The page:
The Iranian president, heard here through a translator, lashed out over U.S. sanctions.
ROUHANI: I hail from a country that has resisted the most merciless economic terrorism.
He told the General Assembly that the U.S. government has misused the global banking system and “resorted to international piracy.”
E-cigarette maker shakes up company amide vaping backlash » The nation’s biggest maker of e-cigarettes is shaking up its business amid growing backlash against vaping. WORLD Radio’s Kristen Flavin reports.
KRISTEN FLAVIN, REPORTER: JUUL Labs has announced that its CEO, Kevin Burns, is stepping down. That as the company faces investigations from Congress, several federal agencies, and state attorneys general.
JUUL will also stop promoting its e-cigarettes in print, digital, and TV ads. And the company says it won’t fight a sweeping ban on flavored e-cigarettes. The Trump administration proposed that ban earlier this month.
Growing health concerns have triggered calls for tighter restrictions. On Tuesday, Massachusetts proposed banning all vaping products for four months.
Reporting for WORLD Radio, I’m Kristen Flavin.
Israeli president asks prime minister to form a government » Israeli President Reuven Rivlin has asked the country’s prime minister to try and form a governing coalition.
Standing next to Benjamin Netanyahu on Wednesday Rivlin told him, “I have decided to give you, sir, the opportunity to assemble a government.”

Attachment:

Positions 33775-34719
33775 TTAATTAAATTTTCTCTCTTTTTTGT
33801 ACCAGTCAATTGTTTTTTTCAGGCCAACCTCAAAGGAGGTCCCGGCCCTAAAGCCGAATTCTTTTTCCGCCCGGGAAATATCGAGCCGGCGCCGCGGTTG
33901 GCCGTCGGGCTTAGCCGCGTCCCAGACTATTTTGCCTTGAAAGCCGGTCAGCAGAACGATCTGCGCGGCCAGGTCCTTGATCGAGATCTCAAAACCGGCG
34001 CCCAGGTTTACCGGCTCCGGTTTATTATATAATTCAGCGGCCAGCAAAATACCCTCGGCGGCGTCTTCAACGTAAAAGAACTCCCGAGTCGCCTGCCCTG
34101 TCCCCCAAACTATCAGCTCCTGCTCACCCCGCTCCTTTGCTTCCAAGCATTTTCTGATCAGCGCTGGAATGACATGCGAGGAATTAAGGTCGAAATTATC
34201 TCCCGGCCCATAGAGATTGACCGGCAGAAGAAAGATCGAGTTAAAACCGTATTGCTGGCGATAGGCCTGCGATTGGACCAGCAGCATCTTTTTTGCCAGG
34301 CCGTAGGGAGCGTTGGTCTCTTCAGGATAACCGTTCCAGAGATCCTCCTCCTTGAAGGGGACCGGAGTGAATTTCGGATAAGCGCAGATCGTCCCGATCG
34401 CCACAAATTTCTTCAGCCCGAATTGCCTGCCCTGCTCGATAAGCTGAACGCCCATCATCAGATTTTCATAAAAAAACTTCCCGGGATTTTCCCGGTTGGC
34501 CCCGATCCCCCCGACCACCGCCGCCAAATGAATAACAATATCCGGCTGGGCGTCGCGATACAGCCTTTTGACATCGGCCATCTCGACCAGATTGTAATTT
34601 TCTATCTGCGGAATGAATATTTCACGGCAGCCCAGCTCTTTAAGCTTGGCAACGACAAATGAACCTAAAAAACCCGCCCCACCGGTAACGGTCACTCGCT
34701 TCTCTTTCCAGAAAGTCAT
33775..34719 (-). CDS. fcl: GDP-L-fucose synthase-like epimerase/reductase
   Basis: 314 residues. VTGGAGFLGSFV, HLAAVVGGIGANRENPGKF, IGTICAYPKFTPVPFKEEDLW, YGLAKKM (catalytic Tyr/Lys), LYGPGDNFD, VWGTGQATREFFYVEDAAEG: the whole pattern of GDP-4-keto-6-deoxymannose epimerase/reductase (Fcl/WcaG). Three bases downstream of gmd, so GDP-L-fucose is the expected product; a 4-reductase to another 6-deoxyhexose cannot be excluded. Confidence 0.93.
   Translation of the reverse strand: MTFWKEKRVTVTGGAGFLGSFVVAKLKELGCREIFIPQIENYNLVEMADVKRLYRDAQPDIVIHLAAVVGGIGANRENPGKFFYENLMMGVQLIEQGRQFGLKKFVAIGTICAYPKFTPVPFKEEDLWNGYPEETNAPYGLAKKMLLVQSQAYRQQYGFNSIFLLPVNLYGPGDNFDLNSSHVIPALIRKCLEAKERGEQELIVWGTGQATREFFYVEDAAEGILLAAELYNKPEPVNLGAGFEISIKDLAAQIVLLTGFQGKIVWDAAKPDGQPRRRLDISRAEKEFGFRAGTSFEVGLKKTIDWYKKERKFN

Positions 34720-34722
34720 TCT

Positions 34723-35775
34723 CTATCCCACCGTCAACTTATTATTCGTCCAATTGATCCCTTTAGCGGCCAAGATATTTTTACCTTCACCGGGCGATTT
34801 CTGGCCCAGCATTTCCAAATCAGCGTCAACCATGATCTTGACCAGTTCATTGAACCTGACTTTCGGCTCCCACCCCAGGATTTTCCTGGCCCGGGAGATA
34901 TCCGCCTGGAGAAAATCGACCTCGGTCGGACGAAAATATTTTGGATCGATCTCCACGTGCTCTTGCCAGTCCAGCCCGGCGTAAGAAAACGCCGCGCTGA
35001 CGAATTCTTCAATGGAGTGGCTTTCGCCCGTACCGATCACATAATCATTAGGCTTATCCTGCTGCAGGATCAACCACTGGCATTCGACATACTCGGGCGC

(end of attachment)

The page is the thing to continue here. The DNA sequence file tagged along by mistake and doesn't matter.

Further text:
AUDIO: [Rivlin in Hebrew]
Although Rivlin’s duties are mostly ceremonial, he is responsible for picking the candidate he believes has the best chance of forming a coalition government. That’s usually a straightforward task.
But in last week’s election, neither Netanyahu’s Likud party nor rival Benny Gantz’s centrist Blue and White secured the majority in parliament needed to form a government.
Netanyahu will have just over 40 days to form a government. But breaking the post-election deadlock is no easy task. Netanyahu failed to cobble together a coalition after an April vote, leading to last week’s do-over election. If he fails to form a government this time, that opportunity will likely pass to Gantz.
Protesters clash with police in Indonesia » Riot police in Indonesia fired rounds of tear gas into an angry crowd of thousands on Wednesday.
AUDIO: [Sound of riot]
Many student protesters hurled rocks and bottles at police through plumes of smoke. WORLD Radio’s Paul Butler has that story.
PAUL BUTLER, REPORTER: Protesters tried to breach a wall of police shields and waving batons to reach the parliament building in Jakarta.
The demonstrators were enraged over a new law they say cripples the country’s anti-corruption agency.
Some protesters also demanded parliament delay votes on a new measure that would criminalize or increase penalties on some sexual activities—as well as other bills on mining, land, and labor.
Student groups have vowed to continue returning to the streets until the government revokes the new law.
Reporting for WORLD Radio, I’m Paul Butler.